The Parliament of Georgia led by the Georgian Dream party adopted the constitutional amendments with 115 votes in the first and second reading on 22 and 23 June without consent from the opposition parties. The parliament is about to adopt the changes after its third and final hearing. [Read more…]
The Head of Georgia’s State Constitutional Commission and Parliamentary Chair, Irakli Kobakhidze, said a constitutional requirement for referenda to be held before new taxes or tax increases can be introduced, which also forbids progressive taxation, will remain in Georgia’s constitution for the next 12 years. [Read more…]
Leaders of Georgia’s ruling Georgian Dream party have said that they may consider turning Georgia into a constitutional monarchy, after the head of Georgia’s Orthodox Church Patriarch Ilia II suggested it during an 18 June sermon. [Read more…]
A bill to soften criminal penalties surrounding cannabis passed its first hearing in Georgia’s Parliament on 16 June. If the bill is adopted, the courts will no longer sentence people to prison for planting, cultivating, purchasing, storing, and consuming cannabis. However, these actions will still be punished under the criminal code. [Read more…]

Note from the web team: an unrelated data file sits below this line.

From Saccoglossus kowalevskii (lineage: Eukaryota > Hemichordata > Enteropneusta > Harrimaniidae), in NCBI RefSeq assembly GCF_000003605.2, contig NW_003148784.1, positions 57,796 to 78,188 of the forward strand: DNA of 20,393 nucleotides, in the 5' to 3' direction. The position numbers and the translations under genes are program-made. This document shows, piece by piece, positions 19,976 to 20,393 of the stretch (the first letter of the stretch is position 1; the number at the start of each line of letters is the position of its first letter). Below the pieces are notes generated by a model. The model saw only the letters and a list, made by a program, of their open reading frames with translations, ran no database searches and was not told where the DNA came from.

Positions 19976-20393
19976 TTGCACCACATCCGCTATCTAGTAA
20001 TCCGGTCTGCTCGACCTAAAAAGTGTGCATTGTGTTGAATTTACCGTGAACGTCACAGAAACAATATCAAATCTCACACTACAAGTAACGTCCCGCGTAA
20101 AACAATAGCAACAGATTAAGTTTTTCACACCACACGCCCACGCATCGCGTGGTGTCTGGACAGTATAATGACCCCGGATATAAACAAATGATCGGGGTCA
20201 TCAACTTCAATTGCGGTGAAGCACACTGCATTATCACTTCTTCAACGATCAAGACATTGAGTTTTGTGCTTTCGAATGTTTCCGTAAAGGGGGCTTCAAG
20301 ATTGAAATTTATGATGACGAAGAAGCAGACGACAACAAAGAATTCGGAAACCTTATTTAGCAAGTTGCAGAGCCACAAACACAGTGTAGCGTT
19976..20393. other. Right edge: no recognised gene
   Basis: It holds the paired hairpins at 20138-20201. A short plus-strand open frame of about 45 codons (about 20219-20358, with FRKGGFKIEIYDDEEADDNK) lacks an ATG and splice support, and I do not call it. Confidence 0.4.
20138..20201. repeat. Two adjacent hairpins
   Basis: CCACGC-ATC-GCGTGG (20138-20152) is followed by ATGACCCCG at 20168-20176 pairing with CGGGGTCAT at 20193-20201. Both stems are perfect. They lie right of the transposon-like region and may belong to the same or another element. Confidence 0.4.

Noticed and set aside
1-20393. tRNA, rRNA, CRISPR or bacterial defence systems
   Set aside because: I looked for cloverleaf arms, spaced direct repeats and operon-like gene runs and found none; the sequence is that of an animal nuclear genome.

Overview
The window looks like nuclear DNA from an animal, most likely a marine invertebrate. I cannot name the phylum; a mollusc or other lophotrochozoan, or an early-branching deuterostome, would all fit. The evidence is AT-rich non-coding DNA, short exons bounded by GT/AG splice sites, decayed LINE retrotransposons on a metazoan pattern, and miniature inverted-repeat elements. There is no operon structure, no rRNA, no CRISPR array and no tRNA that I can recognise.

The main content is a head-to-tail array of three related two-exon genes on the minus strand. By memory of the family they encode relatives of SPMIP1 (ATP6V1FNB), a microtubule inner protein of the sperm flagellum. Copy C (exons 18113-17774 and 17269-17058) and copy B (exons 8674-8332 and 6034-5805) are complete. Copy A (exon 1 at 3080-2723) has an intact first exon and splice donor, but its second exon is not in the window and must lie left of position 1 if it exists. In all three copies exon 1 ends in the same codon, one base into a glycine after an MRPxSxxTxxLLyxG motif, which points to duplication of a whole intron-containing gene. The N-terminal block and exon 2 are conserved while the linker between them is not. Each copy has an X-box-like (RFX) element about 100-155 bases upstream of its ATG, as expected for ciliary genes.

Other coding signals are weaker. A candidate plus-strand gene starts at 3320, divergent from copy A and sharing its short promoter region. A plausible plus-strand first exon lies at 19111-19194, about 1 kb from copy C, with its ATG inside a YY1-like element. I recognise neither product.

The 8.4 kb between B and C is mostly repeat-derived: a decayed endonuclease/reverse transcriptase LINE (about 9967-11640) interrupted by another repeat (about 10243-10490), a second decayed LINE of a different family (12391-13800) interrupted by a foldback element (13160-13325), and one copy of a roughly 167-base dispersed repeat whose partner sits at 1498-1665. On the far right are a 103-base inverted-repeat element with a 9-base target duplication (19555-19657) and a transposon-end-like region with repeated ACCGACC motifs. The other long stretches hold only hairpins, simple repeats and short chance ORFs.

Georgia’s State Constitutional Commission is considering removing a provision in the constitution which requires a referendum to be held before new taxes or tax increases can be introduced, except for excise taxes, and forbids progressive taxation. [Read more…]
Draft constitution amendments will allow only citizens of Georgia to buy agricultural lands. [Read more…]
Georgia’s parliamentary speaker has claimed that a recent initiative to define marriage as a union between a woman and a man ‘will reduce homophobia’. Georgia’s current constitution reads that ‘marriage shall be based upon equality of rights and free will of spouses’, without specifying the gender of the spouses.
Georgia’s government is planning sweeping changes to the country’s constitution. According to their proposals the amendments would change the way the president is elected and deprive him of certain powers, define marriage as a ‘union between a man and a woman’, abolish single-member voting constituencies, and ‘guarantee the social rights of its citizens’. [Read more…]
Eighty-eight percent of eligible voters — 69 540 people — in the de facto Republic of Nagorno Karabakh voted to approve draft constitutional reforms in a referendum on 20 February. Once the results come into force, Karabakh will transition into a presidential system of government, and will change its name to the Republic to Artsakh.